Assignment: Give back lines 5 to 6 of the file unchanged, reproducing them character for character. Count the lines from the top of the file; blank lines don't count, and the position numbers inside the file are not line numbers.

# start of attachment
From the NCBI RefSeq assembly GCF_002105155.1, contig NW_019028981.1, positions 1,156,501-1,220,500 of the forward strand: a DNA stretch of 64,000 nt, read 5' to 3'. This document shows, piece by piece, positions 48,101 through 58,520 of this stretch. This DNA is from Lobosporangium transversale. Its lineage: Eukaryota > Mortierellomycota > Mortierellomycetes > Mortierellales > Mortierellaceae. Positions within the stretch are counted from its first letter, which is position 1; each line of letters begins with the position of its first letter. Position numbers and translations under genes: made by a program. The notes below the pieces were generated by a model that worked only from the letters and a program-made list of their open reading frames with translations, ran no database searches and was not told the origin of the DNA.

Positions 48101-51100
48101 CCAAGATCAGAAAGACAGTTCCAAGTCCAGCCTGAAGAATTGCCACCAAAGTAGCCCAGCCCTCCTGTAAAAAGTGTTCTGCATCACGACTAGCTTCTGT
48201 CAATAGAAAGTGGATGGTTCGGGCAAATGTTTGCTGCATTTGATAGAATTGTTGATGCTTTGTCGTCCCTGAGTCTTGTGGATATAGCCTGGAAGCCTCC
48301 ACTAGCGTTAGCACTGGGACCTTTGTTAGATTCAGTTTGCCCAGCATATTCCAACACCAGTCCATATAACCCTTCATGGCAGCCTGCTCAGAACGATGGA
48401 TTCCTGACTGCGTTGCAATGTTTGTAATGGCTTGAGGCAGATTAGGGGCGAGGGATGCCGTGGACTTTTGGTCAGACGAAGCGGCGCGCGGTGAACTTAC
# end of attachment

48301 ACTAGCGTTAGCACTGGGACCTTTGTTAGATTCAGTTTGCCCAGCATATTCCAACACCAGTCCATATAACCCTTCATGGCAGCCTGCTCAGAACGATGGA
48401 TTCCTGACTGCGTTGCAATGTTTGTAATGGCTTGAGGCAGATTAGGGGCGAGGGATGCCGTGGACTTTTGGTCAGACGAAGCGGCGCGCGGTGAACTTAC